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Ramirez v. Lynch

United States Court of Appeals, Ninth Circuit

January 20, 2016

HECTOR GIOVANNI RAMIREZ, Petitioner,
v.
LORETTA E. LYNCH, Attorney General, Respondent

Argued and Submitted, Pasadena, California November 20, 2014.

Page 1128

On Petition for Review of an Order of the Board of Immigration Appeals. Agency No. A043-733-743.

SUMMARY[**]

Immigration

The panel granted Hector Giovanni Ramirez's petition for review of the Board of Immigration Appeals' decision that his conviction for felony child abuse under California Penal Code § 273a(a) constitutes a crime of violence under 18 U.S.C. § 16 and is therefore an aggravated felony.

The panel held that § 273a(a) does not qualify as a categorical crime of violence because it is broader than the generic federal definition in 18 U.S.C. § 16. The panel also found that § 273a(a) is not a divisible statute, because the alternative mens rea requirements are not elements but are rather alternative means for accomplishing a single indivisible crime. The panel thus found that Ramirez's conviction does not constitute an aggravated felony.

Anna Benvenue (argued) and Robert B. Jobe, Law Office of Robert B. Jobe, San Francisco, California, for Petitioner.

Anh-Thu P. Mai-Windle (argued), Senior Litigation Counsel and Thomas B. Fatouros, Senior Litigation Counsel, United States Department of Justice, Office of Immigration Litigation, Washington, D.C.; Tony West, Assistant Attorney General, United States Department of Justice, Civil Division, Washington, D.C., for Respondent.

Before: Kim McLane Wardlaw and Richard A. Paez Circuit Judges and Matthew F. Kennelly,[*] District Judge.

OPINION

Page 1129

Richard A. Paez, Circuit Judge:

Hector Giovanni Ramirez petitions for review of the Board of Immigration Appeals's

Page 1130

(" BIA" ) decision that his conviction under California Penal Code section 273a(a) for felony child abuse constitutes a crime of violence under 18 U.S.C. § 16(a) and (b) and therefore qualifies as an aggravated felony under 8 U.S.C. § 1101(a)(43)(F). We conclude that section 273a(a) is not a categorical crime of violence and is not divisible. We thus agree with Ramirez that his conviction does not constitute an aggravated felony, and grant the petition and remand.

I.

A.

Ramirez is a native and citizen of El Salvador. He immigrated to the United States as a lawful permanent resident in 1992, and all of his immediate family members are U.S. citizens. Ramirez graduated from high school in the United States and subsequently enlisted in the U.S. Navy, serving for four years.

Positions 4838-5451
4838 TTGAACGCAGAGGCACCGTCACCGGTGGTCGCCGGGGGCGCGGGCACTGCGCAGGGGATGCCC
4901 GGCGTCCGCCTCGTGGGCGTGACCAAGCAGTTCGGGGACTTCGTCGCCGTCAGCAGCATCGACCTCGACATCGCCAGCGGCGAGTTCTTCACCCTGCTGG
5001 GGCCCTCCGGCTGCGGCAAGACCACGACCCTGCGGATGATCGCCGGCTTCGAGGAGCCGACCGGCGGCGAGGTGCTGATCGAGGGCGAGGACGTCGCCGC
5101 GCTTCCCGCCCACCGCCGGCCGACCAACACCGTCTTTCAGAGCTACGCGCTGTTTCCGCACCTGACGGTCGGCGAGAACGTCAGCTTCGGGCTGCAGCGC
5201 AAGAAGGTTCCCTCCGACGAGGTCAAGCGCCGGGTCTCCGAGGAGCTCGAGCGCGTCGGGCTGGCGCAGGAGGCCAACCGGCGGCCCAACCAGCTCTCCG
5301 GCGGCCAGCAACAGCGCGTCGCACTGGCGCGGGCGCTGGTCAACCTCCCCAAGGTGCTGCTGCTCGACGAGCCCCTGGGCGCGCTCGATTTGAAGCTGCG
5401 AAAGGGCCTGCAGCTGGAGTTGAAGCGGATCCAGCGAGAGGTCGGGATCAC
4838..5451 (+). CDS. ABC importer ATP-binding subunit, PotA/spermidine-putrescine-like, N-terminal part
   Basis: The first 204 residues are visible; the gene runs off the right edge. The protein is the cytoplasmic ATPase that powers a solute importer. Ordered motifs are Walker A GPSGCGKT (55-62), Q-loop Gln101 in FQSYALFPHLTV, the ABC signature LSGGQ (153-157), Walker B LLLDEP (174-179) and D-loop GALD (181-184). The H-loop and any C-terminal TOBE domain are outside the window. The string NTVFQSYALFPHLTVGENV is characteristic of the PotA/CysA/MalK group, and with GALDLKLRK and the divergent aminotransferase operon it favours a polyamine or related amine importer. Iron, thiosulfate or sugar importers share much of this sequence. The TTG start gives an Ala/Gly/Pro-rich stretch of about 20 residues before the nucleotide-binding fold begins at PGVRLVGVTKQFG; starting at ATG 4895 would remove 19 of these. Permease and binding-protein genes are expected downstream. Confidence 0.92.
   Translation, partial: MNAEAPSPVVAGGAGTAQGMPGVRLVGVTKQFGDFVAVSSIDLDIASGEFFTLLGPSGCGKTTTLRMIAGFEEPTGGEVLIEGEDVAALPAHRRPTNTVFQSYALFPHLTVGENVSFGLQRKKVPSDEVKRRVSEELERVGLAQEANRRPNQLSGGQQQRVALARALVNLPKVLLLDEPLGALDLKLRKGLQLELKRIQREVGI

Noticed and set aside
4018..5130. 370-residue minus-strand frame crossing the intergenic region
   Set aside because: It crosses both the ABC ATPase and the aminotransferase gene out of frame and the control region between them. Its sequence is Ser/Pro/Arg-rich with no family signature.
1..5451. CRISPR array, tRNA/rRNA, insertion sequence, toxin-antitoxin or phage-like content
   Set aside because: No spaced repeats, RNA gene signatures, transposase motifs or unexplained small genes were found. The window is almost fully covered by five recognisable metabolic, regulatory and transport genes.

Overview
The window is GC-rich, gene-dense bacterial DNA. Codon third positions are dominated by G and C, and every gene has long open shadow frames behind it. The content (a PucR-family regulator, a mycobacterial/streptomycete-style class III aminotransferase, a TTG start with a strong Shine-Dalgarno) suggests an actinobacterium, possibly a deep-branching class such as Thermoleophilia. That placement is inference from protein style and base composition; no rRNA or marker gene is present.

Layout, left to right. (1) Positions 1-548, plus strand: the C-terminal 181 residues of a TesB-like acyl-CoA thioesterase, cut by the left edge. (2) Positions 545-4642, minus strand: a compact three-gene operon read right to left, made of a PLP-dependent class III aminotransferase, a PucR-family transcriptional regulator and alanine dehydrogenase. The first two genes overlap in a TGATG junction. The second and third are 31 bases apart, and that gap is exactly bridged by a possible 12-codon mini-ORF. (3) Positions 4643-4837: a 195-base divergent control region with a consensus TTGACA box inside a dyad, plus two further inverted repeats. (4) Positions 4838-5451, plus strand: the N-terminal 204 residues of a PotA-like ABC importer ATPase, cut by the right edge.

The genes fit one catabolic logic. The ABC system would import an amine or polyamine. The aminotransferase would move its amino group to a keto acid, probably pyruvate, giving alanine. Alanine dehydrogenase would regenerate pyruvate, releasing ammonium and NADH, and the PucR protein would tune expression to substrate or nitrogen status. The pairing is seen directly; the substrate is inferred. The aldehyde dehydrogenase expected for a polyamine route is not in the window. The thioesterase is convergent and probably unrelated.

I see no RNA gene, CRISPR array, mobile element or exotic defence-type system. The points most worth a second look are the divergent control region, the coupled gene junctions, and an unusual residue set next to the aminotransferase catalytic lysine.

In February 2000, Ramirez was convicted of felony child abuse, in violation of section 273a(a), and was sentenced to 8 years and 4 months of imprisonment. Ramirez appealed his conviction, which the California Court of Appeal affirmed.

The Department of Homeland Security commenced removal proceedings against Ramirez in February 2007, alleging that he was subject to removal from the United States under 8 U.S.C. § 1227(a)(2)(A)(iii) as an alien convicted of a " crime of violence," which is a deportable " aggravated felony" under 8 U.S.C. § 1101(a)(43)(F) and 18 U.S.C. § 16. The immigration judge found him removable as charged and ordered him removed. Ramirez appealed to the BIA, arguing that his conviction did not constitute a crime of violence and therefore did not constitute an aggravated felony. The BIA affirmed the IJ, concluding that a) section 273a(a) is a divisible statute; and b) it contained a " direct infliction" prong, which incorporated a mens rea element of general intent, and was therefore a categorical match for the federal definition of a crime of violence. The BIA, employing the modified categorical approach, examined the records of conviction contained in the administrative record and concluded that Ramirez had been convicted of the direct infliction prong. Ramirez filed a timely petition for review.

Although we lack jurisdiction to review the final orders of removal of aliens convicted of certain crimes, 8 U.S.C. § 1252(a)(2)(C), we retain jurisdiction to determine our own jurisdiction. Therefore, when the issue at hand is whether an alien has committed an aggravated felony, " the jurisdictional question and the merits collapse into one." See Ye v. INS, 214 F.3d 1128, 1131 (9th Cir. 2000). Where, as here, the BIA conducts an independent review of the IJ's findings, we review the BIA's decision and not that of the IJ. Romero-Ruiz v. Mukasey, 538 F.3d 1057, 1061 (9th Cir. 2008).

" We do not defer [under Chevron U.S.A., Inc. v. Natural Resources Defense Council, Inc., 467 U.S. 837, 104 S.Ct. 2778, 81 L.Ed.2d 694 (1984)] to BIA interpretations of state law or of provisions of the federal criminal code referenced within, but not part of, the Immigration and Nationality Act," (INA) including 18 U.S.C. § 16. Ortega-Mendez v. Gonzales, 450 F.3d 1010, 1014 (9th Cir. 2006) (citing Parrilla v. ...


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